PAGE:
The church is newer than I had thought, but it was still interesting and storied. I imagine most churches have a tale to tell if you can find somebody who knows the history. While the story of the frieze on the front (designed by Leo Mol, built in Europe, then shipped over and assembled in situ) was intriguing, I was more interested in the fact that the church was actually a church built on a church. They built it in stages over the course of decades. The sanctuary pictured below is actually just another layer built on top of the old sanctuary (which is now the basement).
Here is a wider shot covering the whole front of the sanctuary. There is a dome overhead, but it is undecorated so I did not bother to get it in the shot. Our guide said that it is high on the list of projects to complete. atara is amused every time I describe this building as "needlessly ornate."
These are just some flowers that I snapped when we were out at the Leo Mol garden a week or two back.
The other place we visited during the Doors Open event was the newly renovated Avenue Building on Portage. Since most of the apartments in it will be rented out by this time next year, this is probably the only year that it will be open to tours, so we wanted to get our chance to see it. Based on the line out front, we were not the only ones who had that idea. We took the elevator up to the 5th floor where they showed us through a few of the (modern, and very nice) apartments. As we were leaving, a small group of us broke off and took the stairs down.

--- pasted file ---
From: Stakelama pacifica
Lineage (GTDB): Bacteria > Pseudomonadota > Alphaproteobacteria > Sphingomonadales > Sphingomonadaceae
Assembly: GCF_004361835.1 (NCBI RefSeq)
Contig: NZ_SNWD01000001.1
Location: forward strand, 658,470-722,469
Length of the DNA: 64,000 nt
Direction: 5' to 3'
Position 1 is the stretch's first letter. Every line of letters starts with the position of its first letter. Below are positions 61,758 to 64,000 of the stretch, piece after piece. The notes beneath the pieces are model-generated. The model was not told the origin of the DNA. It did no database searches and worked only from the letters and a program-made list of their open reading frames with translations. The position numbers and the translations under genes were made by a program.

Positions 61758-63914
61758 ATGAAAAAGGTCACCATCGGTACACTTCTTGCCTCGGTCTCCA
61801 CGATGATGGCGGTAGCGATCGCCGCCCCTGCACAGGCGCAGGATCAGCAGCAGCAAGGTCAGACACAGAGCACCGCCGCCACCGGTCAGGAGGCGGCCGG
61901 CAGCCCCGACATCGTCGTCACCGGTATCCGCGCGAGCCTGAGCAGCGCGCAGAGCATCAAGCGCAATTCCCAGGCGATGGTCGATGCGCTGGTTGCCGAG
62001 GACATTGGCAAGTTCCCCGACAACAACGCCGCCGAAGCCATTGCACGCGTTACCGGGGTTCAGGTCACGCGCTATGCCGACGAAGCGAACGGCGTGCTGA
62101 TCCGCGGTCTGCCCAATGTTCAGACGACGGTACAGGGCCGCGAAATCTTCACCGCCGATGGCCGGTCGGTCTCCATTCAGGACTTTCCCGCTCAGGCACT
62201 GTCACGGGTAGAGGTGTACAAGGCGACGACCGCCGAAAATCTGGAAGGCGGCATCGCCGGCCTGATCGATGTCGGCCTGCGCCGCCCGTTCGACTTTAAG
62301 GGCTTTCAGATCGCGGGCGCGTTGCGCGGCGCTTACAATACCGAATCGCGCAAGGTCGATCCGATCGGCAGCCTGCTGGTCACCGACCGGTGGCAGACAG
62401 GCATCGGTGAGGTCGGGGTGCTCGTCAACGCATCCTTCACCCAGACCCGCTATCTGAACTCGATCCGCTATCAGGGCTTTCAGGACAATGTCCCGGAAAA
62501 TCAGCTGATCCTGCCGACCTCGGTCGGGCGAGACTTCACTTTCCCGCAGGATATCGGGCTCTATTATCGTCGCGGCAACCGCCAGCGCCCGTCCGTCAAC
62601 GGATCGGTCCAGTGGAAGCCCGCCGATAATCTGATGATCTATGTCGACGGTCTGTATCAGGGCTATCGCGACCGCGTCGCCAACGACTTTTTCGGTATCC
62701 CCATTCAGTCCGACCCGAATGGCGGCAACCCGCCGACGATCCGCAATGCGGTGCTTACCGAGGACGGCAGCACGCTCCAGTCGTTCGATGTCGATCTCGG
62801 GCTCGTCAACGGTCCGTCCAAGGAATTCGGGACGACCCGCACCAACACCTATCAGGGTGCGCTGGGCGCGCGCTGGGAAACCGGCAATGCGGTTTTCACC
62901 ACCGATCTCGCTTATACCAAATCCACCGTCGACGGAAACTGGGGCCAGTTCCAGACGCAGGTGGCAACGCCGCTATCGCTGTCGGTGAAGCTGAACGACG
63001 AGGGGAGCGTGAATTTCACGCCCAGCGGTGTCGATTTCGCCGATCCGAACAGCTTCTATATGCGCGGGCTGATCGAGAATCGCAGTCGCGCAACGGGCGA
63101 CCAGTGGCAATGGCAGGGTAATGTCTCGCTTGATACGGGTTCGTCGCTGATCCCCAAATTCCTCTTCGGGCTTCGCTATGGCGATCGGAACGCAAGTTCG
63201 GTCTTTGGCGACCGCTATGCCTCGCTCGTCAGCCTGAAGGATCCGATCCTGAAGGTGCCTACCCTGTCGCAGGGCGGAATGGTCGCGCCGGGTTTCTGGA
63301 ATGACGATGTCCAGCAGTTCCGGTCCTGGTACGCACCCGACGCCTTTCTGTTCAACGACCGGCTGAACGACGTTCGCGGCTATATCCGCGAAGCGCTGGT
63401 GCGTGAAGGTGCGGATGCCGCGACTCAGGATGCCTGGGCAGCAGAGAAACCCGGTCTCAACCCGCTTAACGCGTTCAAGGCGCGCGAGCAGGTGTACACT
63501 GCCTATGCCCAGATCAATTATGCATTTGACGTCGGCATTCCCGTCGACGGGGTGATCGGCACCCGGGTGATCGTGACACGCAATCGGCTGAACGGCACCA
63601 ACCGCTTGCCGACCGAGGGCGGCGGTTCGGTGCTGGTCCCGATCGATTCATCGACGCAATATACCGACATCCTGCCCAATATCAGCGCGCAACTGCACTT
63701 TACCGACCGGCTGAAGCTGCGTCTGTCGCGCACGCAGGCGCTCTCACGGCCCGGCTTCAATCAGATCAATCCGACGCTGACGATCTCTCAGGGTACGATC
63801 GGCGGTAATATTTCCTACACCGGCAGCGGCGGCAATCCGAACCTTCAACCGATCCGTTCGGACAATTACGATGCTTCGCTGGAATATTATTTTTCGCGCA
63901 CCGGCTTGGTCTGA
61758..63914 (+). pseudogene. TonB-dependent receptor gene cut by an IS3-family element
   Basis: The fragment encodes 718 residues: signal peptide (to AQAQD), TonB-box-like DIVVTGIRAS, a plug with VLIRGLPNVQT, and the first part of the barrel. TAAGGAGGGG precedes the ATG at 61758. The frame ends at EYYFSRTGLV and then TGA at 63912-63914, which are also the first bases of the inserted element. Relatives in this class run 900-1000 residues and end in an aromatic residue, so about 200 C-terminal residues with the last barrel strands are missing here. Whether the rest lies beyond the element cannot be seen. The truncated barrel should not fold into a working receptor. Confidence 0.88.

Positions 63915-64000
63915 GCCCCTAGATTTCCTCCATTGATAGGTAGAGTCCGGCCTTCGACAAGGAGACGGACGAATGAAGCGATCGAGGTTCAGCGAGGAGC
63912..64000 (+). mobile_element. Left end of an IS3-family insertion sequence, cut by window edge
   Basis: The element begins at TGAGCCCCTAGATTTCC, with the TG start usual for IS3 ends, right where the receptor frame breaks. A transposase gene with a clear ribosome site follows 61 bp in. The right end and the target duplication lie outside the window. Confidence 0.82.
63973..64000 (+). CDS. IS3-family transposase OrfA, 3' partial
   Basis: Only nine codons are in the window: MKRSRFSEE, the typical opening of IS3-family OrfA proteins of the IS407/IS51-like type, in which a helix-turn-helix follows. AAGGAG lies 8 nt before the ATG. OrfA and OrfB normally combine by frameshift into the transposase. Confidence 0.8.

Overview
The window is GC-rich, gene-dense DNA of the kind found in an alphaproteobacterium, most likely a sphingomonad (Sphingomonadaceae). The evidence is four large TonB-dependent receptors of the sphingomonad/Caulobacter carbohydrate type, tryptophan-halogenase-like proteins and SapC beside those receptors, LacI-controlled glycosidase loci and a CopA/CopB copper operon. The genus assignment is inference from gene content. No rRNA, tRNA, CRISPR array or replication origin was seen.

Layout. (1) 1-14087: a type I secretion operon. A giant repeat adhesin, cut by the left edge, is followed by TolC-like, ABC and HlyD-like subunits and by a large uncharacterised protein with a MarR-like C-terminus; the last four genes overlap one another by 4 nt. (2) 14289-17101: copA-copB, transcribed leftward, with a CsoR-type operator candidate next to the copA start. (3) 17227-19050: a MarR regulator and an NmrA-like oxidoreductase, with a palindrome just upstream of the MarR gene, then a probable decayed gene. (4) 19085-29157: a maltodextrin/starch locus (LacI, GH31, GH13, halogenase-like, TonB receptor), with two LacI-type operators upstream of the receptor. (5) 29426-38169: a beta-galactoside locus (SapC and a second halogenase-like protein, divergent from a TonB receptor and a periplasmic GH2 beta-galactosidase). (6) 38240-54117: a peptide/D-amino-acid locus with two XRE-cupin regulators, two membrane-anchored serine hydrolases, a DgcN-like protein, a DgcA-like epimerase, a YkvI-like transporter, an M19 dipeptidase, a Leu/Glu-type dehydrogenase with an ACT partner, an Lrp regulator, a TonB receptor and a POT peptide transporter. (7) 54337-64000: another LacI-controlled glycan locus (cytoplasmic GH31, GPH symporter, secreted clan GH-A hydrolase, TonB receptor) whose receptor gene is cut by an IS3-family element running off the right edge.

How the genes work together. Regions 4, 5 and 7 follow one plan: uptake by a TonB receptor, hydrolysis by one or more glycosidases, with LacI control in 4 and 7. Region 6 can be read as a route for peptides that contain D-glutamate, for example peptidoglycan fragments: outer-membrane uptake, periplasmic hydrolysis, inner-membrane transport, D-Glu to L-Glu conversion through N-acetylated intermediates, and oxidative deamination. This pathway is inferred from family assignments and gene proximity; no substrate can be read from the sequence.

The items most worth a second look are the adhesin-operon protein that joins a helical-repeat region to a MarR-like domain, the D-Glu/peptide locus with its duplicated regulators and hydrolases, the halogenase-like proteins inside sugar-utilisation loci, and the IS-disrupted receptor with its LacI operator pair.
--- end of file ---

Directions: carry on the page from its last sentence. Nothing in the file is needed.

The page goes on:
The stairwell was one of the areas that they had cleaned up, but not modernized. It had cast railings and marble steps. When we got to the bottom I glanced up and decided it warranted a picture. The stairwell looks deceptively short in this picture, but it actually goes up 10 stories.
This was the view looking out one of the front-facing rooms on Portage Avenue. Portage was not much to look at when I first moved out here back in the early 90s, but it has cleaned up rather nicely over the years. I took this shot mostly because I liked the reflections on the counter top, but I may post a couple of the outside shots later to show off the scenery properly.
This is taken on top of the parking deck where we lease a space. As you can see, the building is showing its age.
This is also shot from the top of the parking deck. I would have to go through my archives, but I think this is almost pixel-identical to one that I shot during my 2010 Picture A Day project.
This is one of the city's more recognizable landmarks. There used to be a church attached to this front wall, but it burned down years ago. There is a replacement church built a bit further back, but you cannot see it in this shot.
When there is a shortage on cake, you do up a wedding bread. The Ukrainians are a resourceful lot. This was in the museum under the Holy Trinity church. It wasn't open when we arrived, but they opened early because they were getting larger crowds of visitors than they had anticipated.
It's a bread basket... literally.
Again, an item in the museum. Alas, if there was a sign explaining its significance then I missed it.
Look what we brought out of storage (the bikes, not the river).
This is one of the lamb platters they serve at the Lebanese restaurant around the corner. We need to get up there more often.